Yes, you can overclock cheap Intel Skylake chips

Budget builders rejoice! Tech site Techspot confirms you can now overclock cheap Skylake chips with a BIOS update.

Budget PC builders are in for a treat: It’s been officially confirmed that you can now heavily overclock Intel’s cheap Skylake chips with a BIOS update.

Tech site TechSpot confirmed it through hands-on tests—the team overclocked a Skylake Core i3-6100 from its default clockspeed of 3.7GHz to 4.7GHz, after motherboard maker Asrock provided them with a beta BIOS that required switching off the integrated graphics.

Why this matters: Up until now, Intel’s last few generation of chips have limited overclocking to pricier “K”-series CPUs. With an apparent work-around discovered, higher clock speeds and essentially “free performance” may become far more attainable for those who can’t afford a K chip.

Overclocking” is the term for running a CPU’s clockspeed above its rating from the factory. This may sound dangerous—and it can be if done improperly—but many CPUs are artificially limited to lower speeds by Intel at the factory to help meet prices.

Here’s a car analogy: It’s like if Ford sold a top-end Mustang that could hit 150 miles-per-hour, but then took the same car and set its computer to limit the top speed to 120mph. In this case, Intel’s cheapest “K” Skylake chip is the $242 Core i5-6600K with a factory clock speed of 3.5GHz. The same chip has an equivalent Core i5-6500 for $192 at 3.2GHz. If you could take that cheaper CPU and overclock it to the same speed, why buy the pricier part?

An architecture change within the sixth-generation chip that has separated the chips’ “BCLK” (“base clock”) from other components appears to be the culprit behind the newly-enabled overclocking. The base clock is one of the internal clocks that regulates the overall megahertz of the chip. With Haswell, or Ivy Bridge, for example, the base clock was hooked up to other sections of the CPU that would cause instability when the base clock was increased even in small amounts. That’s no longer the case, and after months of speculation over whether or not base block overclocking could work, it has been now confirmed.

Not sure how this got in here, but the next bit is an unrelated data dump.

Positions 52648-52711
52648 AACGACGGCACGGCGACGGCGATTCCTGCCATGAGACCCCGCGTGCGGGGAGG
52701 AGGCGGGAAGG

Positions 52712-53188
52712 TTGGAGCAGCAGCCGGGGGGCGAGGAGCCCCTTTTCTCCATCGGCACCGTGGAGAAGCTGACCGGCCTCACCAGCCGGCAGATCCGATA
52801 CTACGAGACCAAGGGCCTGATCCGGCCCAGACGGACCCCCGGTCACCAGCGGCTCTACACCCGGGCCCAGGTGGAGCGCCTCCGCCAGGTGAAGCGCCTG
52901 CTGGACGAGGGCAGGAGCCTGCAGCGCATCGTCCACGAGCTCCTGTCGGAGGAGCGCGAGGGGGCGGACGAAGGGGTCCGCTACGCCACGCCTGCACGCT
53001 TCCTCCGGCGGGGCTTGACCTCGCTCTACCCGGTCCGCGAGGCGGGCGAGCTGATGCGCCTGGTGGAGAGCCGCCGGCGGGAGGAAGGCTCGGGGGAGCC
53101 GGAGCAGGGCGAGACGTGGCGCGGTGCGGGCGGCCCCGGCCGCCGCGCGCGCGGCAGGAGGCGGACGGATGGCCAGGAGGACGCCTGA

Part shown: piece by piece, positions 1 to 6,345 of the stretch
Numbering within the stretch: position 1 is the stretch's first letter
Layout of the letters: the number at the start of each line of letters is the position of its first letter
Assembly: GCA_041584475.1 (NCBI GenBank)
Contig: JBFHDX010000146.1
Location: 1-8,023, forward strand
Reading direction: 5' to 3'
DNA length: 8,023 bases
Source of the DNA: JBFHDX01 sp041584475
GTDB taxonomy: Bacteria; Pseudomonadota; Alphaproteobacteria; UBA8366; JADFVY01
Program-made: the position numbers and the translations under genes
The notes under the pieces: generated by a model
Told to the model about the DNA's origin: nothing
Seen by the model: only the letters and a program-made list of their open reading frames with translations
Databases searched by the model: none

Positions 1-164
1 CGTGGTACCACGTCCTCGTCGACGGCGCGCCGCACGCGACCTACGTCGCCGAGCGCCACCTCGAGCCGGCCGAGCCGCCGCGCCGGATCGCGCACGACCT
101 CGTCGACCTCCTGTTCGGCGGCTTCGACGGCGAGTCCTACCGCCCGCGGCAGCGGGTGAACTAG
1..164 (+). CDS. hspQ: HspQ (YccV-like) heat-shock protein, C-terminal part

skylake Gordon Mah Ung

Locked Skylake CPUs can be overclocked, unlike Broadwell and Haswell chips.

Maybe only dual-cores?

Something to note: TechSpot’s overclocking confirmation was only achieved with the dual-core Core i3 chip. Anandtech’s attempt at performing a base clock overclock of a quad-core Core i5-6500 hit a wall well before TechSpot’s dual-core would. But it isn’t known whether that’s the result of the motherboard used or of board vendors still tweaking their BIOSes to enable the overclocking.

Intel’s response

PCWorld reached out to officials at Intel for a comment, but we have yet to hear a response as of Friday afternoon. However, since the launch of Skylake, Intel has maintained that design changes would make it overclocking friendly. What’s not clear is if Intel intended to make the non-premium K-chips overclockable too.

As mainstream desktop PC sales have slowly deflated, the company has increasingly relied on its enthusiast and gaming crowd, which has no problem paying a premium for overclocking-friendly chips.

If a ground swell of PC builders suddenly reach for the overclock-ready cheaper chips to make ends meet, Intel could see this practice as a threat to its premium K-chips. There is certainly precedent for it, too.

Intel’s chipset for its Haswell series included the Z-series for overclockers alongside the cheaper H- and B-series chipsets. When motherboard vendors discovered a way to enable overclocking on the lower-cost H- and B-series, Intel moved to update the microcode on its CPUs to prevent the practice, and caused buyers to move back to the higher-margin motherboards with the Z-series chipset.

It’s very likely that Intel could look the other way, too. The company has truly been friendlier to overclocking—it has sponsored extreme overclocking contests using liquid nitrogen and liquid helium, and even threw a bone to budget builders with its $72 Pentium G3258 “anniversary edition” in 2014 that was ready for overclocking.

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Gordon Mah Ung

PC World (US online)
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